Armchair Peregrinations


December 30, 2002

The rains have been abundant this fall, and this past week, so I knew the water would be there in the cypress swamp at Caw Caw Park. It's usally so dry with this drought we've had for several years. But that seems to have ended.

I ventured out there Saturday afternoon with anticipatiion because each trip in winter is magical. There are always surprises.. New birds to see. New feelings and sensations. The cold, brisk air and wind that makes me pull my parka over my head. The skies are always inviting and appeal to my longing for gazing into the blue vastness, or watching clouds over the marshes and former rice fields. I do love to be at that place.. My sanctuary.

Saturday, I walked into the small cypress swamp on the boardwalk which winds its way past some nice tupelo trees in standing water and a few rather large cypress, but mostly it's a young swamp forest, not like Four Holes Swamp where the giant cypress are located. Still, it's very nice to be in this special place. i wanted to take photos of reflections of the tupelo and cypress in the dark water which was completely still that afternoon. No wind at all. So the reflections were almost perfect. I did this for awhile with my camera gazing into the water. It was fun to look for new patterns and abstractions, especially when a slight breeze moved the reflections, changing them. Those mirror images are fascinating. And the water seemed so deep and mysterious when reflecting the trees.

At the end of the boardwalk I rejoined the main trail and made my way to the waterfowl area, the most open and expansive area of the park, and took out my binoculars to do some bird watching. The main bird I love to see is the Great Blue Heron which has such a majestic wingspan, but which is so very shy. It never lets you approach within any reasonable distance before taking flight, long slate- blue wings helping this magnificent creature float through the air as it settles in another part of the marsh, off a ways off and by itself -- alone and regal.


December 27, 2002

The other day I went to the old corner grocery store near downtown and bought some of their famous homemade okra soup and a loaf of French bread freshly baked. What a good feeling to walk back toward the house, package in my arms, bread sticking out like a French baguette. I could have been walking down a street in Paris, coming from a neighborhood bakery.

I looked at the Christmas wreaths on the doors of the old Charleston houses. I saw the bare branches of trees against patchy blue December skies. It was cool. A nice Saturday to be out walking. It was only a few blocks to the store, but I could have kept walking and thinking to myself what a perfect day it was. It was so good to feel the "rightness" of this city I now call home.


December 15, 2002

While walking a trail at the nature preserve the past two times I have been there, I've noticed a curious phenomenon. At the point where two trails meet, there is a large live oak tree, underneath which is a bench where I like to sit and rest and write in my notebook. It is a peaceful spot.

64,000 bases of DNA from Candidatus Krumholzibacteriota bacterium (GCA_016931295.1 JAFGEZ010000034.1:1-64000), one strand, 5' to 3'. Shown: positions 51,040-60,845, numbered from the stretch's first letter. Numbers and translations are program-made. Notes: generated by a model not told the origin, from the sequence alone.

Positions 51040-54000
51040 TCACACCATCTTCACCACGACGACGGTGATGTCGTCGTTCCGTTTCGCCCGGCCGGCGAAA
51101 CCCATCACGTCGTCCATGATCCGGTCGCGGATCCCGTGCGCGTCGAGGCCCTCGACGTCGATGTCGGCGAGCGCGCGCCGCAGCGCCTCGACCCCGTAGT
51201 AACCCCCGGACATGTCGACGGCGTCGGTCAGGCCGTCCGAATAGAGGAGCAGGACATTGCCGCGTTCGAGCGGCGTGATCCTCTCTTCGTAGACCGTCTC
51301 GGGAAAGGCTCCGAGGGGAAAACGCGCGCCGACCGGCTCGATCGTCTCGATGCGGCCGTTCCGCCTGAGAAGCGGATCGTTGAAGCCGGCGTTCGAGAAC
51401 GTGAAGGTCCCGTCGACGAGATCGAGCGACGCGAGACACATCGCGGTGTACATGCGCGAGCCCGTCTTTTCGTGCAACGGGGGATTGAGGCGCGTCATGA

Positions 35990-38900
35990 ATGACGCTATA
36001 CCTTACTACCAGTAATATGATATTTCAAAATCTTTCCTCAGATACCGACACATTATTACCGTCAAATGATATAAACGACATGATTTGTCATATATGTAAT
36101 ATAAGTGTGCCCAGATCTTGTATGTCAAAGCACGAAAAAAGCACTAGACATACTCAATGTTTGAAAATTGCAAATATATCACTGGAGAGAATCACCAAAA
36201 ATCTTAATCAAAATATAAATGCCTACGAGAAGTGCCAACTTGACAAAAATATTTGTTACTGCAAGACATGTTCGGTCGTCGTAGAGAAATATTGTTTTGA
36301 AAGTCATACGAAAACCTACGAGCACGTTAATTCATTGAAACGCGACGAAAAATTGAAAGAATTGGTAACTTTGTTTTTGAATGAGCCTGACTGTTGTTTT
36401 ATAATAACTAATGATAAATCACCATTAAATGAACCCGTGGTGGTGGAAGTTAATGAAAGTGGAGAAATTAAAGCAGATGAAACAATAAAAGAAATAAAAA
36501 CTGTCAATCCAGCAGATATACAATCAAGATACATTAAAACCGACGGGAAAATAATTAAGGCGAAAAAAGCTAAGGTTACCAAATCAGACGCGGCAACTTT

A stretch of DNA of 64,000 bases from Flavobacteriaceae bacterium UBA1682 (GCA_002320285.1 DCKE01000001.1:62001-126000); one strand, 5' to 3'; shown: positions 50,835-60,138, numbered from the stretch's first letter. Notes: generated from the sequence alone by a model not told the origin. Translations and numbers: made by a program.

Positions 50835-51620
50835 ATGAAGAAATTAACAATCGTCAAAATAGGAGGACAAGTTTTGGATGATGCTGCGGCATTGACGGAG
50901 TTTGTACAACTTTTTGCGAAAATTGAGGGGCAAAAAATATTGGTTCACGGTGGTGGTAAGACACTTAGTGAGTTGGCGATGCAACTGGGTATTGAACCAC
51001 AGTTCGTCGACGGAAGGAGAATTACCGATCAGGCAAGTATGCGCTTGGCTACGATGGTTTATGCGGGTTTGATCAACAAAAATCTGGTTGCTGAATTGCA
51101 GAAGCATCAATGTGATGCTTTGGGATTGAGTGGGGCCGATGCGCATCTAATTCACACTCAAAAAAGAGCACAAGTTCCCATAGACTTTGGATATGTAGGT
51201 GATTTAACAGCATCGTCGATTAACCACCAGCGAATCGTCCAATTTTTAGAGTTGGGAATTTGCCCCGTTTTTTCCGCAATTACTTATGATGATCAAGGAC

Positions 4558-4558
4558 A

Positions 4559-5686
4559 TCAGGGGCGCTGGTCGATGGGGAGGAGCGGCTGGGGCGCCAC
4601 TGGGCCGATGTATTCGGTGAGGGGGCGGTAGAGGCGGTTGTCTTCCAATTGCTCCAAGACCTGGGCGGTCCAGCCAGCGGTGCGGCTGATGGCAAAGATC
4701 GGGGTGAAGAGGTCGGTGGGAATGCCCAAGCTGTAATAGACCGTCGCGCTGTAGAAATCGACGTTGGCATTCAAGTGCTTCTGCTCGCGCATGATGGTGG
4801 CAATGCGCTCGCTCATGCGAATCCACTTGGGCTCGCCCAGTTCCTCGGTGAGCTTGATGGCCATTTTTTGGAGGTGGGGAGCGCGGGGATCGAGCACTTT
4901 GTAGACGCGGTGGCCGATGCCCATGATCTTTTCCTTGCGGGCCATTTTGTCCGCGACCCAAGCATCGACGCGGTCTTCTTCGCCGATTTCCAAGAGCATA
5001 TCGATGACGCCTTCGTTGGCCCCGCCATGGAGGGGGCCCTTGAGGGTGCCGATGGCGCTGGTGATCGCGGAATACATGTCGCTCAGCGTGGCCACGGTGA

Today, as before when I passed it, I turned and noticed the small cluster of shrubs adjacent to the tree, a small island of vegetation that has not been mowed or cut down as has the surrounding area.

In the afternoon about 3, the sun is at an angle such that it illuminates the shrubs and makes their small, delicate leaves glow like silver. But only from a certain vantage point can I see these lit-up shrubs. They continue to glow and sparkle in the light of the lowering afternoon sun, beneath a huge limb of the live oak. I observe this with curiosity and wonder.

All around the shrubs, there is shadow and very little sunlight. But the shrubs are illuminated, and then I walk past a little further along the trail that leads back to the visitor center, and turn to look and it is just an ordinary patch of dull olive, blending into its surroundings. Mysterious. Beautiful. For its brief moment in the setting sun


December 11, 2002

Clouds, and rain and cold continue, but at least it feels like December. The Christmas lights and decorations are up everywhere, and the gray skies don't seem to bother me too much. I just like this time of year.

The other night I was out running some errands, and everytime I would get out of the car I felt the most pleasing and delightful wind that was not cold or harsh, but just invigorating and cheering. Cool and bracking. It was the kind of night I was just so gald to be alive and out in. Little moments like that make me like winter a lot, although there are times when I am counting the days until spring.


December 5, 2002

A cold, rainy and wet December morning. I am off from work today and happy at least to be able to be indoors where it is cozy and I can do all the reading and writing I want. We missed the ice and sleet storm that passed to the north, thankfully, but it is a classic winter December day. Raw cold last night. The kind of cold where it seems to take forever toget the car heated up inside. Brrrrr.

I shouldn't complain. Look at the weather they are having in the Midwest and New England. Some snow would be beautiful to look at, however. I have forgotten what it is like to experience the utter quiet of a snow-covered landscape.

When I lived in Edmonds, Wash., ten years ago, it snowed five times one winter, and every time it did, it was like it was happening for the first time. I could not get enough of that lovely snow. A lifetime wondering what it was really like to get out in a real snowfall was satisfied that winter. I can still see the big wet flakes and the smaller, drier ones floating down out of lead gray skies. I can hear the crunch of the snow and feel the icy cold grip of a snowball in my hands. I wish it would snow here. Just once.


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